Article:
Love is able to be quiet when credit is not given for something you have worked on even to the point of sacrifice. Pride reacts when not given credit it thinks it deserves.
Love doesn’t verbally protest to let others know that it was you that was responsible for the greater part of the success when others receive more recognition. Love doesn’t jockey for position or publicly announce all that one has done for the cause.
This is what it means in I Corinthians 13:4 – “Charity vaunteth not itself”. Love doesn’t have to boast or to seek honor and glory.
We will never receive full credit for what we do down here. For believers, that is the purpose of the Judgment Seat of Christ, a time when our works and motives will be examined to determine our reward in Heaven.
Salvation is a gift that cannot be earned, only received (Romans 6:23), but for those that have received God’s gift of salvation in His Son, Christ Jesus, they will be rewarded for their faithfulness and work done from a motive of love (I Corinthians 13:1-3).
There will be lots of surprises at that judgment. I believe the greatest rewards will be given not necessarily to those that have done the most visible work, but to those that have toiled in obscurity without complaint.
Three times in Matthew 6, Jesus said, “…thy Father which seeth in secret himself shall reward thee openly”. This is a precious promise, but one that is challenging, too. It is natural to want the limelight, but it is dangerous too. We begin to think too highly of ourselves.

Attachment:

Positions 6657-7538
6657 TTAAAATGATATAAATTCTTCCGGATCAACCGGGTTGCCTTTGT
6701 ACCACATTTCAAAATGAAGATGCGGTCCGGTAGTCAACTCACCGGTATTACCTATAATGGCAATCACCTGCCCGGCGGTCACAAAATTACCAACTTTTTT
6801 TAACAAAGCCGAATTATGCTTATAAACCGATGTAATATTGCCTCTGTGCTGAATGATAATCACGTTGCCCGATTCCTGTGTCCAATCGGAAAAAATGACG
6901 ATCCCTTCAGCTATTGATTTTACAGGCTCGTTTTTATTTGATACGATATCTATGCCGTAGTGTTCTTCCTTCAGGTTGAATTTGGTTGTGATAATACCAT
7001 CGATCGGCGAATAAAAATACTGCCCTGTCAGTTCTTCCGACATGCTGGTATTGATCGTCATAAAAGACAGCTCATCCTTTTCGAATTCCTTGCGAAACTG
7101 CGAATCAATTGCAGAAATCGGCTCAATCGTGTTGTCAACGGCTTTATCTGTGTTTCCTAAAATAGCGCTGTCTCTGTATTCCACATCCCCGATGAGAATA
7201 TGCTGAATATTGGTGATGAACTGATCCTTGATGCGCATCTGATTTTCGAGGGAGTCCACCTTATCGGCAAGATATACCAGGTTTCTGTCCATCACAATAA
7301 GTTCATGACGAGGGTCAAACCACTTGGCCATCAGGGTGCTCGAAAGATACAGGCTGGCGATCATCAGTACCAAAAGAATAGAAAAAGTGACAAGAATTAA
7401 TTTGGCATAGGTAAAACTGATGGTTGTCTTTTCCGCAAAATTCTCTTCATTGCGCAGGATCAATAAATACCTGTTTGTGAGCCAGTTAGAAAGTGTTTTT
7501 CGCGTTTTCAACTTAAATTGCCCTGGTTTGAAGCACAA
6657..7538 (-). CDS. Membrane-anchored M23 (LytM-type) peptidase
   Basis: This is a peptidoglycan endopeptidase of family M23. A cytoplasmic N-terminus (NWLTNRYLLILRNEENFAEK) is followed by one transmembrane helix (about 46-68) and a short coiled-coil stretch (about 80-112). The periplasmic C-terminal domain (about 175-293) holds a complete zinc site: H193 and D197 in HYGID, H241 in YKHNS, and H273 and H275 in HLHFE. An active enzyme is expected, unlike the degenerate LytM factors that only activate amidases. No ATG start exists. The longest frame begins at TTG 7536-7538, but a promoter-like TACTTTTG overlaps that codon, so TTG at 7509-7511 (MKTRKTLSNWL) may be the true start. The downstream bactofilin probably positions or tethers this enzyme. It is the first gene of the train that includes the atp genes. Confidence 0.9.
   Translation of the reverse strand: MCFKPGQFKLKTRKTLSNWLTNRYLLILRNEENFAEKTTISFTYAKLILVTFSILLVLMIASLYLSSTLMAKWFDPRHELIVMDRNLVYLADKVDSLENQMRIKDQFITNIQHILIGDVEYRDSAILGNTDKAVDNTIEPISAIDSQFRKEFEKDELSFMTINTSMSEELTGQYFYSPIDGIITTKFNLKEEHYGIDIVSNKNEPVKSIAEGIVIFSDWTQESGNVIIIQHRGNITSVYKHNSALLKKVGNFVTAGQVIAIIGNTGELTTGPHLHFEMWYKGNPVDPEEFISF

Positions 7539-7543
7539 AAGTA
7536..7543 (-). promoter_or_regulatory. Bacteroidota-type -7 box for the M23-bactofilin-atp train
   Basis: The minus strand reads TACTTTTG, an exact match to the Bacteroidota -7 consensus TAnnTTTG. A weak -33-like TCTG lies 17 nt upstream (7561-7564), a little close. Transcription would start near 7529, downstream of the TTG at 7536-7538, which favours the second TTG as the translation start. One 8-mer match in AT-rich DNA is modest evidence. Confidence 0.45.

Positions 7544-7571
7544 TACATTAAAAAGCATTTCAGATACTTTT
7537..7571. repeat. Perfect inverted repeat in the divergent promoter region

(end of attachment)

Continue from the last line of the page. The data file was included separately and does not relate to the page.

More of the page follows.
God may be permitting you to not receive credit in time in order that you might receive a greater reward in eternity. You will be glad then that you were patient and didn’t protest over the times people overlooked your work.
One reason we boast is that we assume the credit is ours when it is not. This is the truth given to a church that was gloating and proud over things which they had no right to do so – “…what hast thou that thou didst not receive? now if thou didst receive it, why dost thou glory, as if thou hadst not received it?” (I Corinthians 4:7).
Note the rhetorical question at the end, “…why dost thou glory, as if thou hadst not received it?” The word “glory” has the idea of boasting or vaunting. If God has given me a gift, an opportunity and a healthy body to be successful then I ought to be quick to honor Him and give Him the glory rather than crowing about what I have accomplished.
Perhaps at church, at work, or in your home you aren’t receiving recognition or pats on the back for your contributions. Remember that what is “done in secret shall be rewarded openly”.
Today die to self when you want to let others know your part of the project that has been overlooked. God placed Joseph, Moses, Paul and many other great leaders in the Bible in utter obscurity for a period of time to humble them and teach them the value of being quiet. If He is doing the same with you it is for a greater good than you can imagine and that He might be honored.